Horned Pondweed
Zannichellia palustris
Horned Pondweed family (Zannichelliaceae)

Description: This is a submerged aquatic plant about –3' long that branches occasionally; it is a perennial. The weak stems are light green, glabrous, and filiform (about 0.5 mm. across). The leaves are arranged oppositely or in pseudo-whorls at intervals along these stems; they are 1-3" long and 0.5-1.0 mm. across. The leaves are light to medium green, linear in shape and flattened, smooth along their margins, and glabrous, tapering to acute tips. The stems and leaves often darken with age or become brown from a coating of algae. Membranous sheaths surround the stems at the bases of the leaves; these delicate sheaths disintegrate with age.



Horned Pondweed is monoecious, producing separate male (staminate) and female (pistillate) flowers on the same plant. These inconspicuous flowers are located at the bases of the leaves, where male and female flowers often occur together. Male flowers occur individually; each male flower consists of a single stamen. Female flowers occur in groups of 1-5; each female flower consists of an ovary with a style and a peltate stigma. Neither male nor female flowers have petals and sepals. The blooming period can occur from late spring into the summer. Cross-pollination of the flowers occurs underwater. Fertile female flowers are replaced by beaked fruits about 3.0-3.5 mm. in length. Each slightly flattened fruit has a curved-ovoid shape that is convex and occasionally crested on one side and either straight or slightly concave on the other side. The beak of each fruit is prominent. The fruits usually have short pedicels (0.5-1.0 mm. in length) or they share a short peduncle (0.5-1.0 mm. in length). Each fruit contains a single achene that is distributed by water. The root system is fibrous and rhizomatous. Clonal colonies of plants often develop from the rhizomes.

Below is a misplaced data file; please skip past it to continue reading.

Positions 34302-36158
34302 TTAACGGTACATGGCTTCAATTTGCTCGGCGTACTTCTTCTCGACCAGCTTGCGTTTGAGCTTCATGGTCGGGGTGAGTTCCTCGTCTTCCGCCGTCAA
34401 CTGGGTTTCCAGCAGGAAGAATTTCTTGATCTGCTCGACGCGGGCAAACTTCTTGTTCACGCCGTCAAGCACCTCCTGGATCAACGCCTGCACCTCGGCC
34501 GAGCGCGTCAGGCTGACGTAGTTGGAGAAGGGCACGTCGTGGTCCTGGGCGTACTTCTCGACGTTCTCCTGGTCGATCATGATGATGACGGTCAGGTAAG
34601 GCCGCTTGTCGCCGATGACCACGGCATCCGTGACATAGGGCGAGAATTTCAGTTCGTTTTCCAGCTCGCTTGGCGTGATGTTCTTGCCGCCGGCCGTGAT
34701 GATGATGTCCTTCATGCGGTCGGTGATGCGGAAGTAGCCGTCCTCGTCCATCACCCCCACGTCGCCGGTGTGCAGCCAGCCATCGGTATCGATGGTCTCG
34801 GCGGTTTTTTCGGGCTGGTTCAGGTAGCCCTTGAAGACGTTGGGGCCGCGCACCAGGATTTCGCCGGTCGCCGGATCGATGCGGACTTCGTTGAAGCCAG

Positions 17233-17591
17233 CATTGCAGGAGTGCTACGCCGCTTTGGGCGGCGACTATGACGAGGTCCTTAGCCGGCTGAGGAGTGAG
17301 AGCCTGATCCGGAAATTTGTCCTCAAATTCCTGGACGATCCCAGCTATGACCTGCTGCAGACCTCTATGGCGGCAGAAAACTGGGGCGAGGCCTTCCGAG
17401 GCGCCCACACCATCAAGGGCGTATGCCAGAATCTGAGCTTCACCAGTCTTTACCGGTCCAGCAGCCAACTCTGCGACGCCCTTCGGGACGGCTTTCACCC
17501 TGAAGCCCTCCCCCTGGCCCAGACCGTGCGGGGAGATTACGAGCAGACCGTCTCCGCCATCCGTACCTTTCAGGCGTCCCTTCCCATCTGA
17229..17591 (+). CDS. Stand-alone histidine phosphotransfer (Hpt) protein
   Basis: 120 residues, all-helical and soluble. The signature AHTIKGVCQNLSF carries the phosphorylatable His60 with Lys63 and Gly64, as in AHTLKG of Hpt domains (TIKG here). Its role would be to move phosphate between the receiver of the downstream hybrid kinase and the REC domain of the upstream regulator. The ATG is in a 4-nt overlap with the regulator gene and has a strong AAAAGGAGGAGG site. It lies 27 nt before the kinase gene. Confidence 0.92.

Cultivation: The preference is full or partial sun, shallow water up to 4' deep, and a bottom that is mucky, sandy, or rocky. Either fresh or brackish water is tolerated if it is reasonably clear; the pH of the water can vary from mildly acidic to alkaline. Locations with strong currents or wave action should be avoided.

Range & Habitat: The native Horned Pondweed is occasional in northern and west-central Illinois, while in the rest of the state it is uncommon or absent. In addition to North America, this aquatic plant also occurs in Eurasia and other continents. Habitats include marshes with open water, springs and streams, drainage canals, small ponds, and protected inlets of lakes. Outside of Illinois, this plant can be found in brackish marshes and bays.

Faunal Associations: The foliage of Horned Pondweed is probably consumed by some aquatic insects, but information is currently lacking. Waterfowl consume the foliage and seeds of these plants: Examples include the Canada Goose (goslings & probably adults), Mallard, Northern Shoveler, Green-Winged Teal, Redhead, Lesser Scaup, and American Wigeon (personal observations, Martin et al., 1951/1961). This plant also provides cover for small fish, aquatic insects, and other organisms.

Photographic Location: This plant was found in Boneyard Creek on the campus of the University of Illinois in Urbana, Illinois. It was photographed indoors.



Comments:
On the basis of the foliage alone, Horned Pondweed is difficult to distinguish from such aquatic plants as grassy pondweeds (Potamogeton spp.) and naiads (Najas spp.). However, its clusters of small beaked fruits are quite distinctive and they can be found on its foliage throughout most of the summer. Pondweeds produce their flowers/fruits on short spikes that are held either slightly above the surface of the water or underwater. Naiad species produce their flowers/fruits at the bases of their leaves, but they are produced individually (a single fruit per leaf) rather than in clusters. Most species of Naiad also have leaves with fine teeth that can be seen by either the naked eye or with a 10x hand lens.

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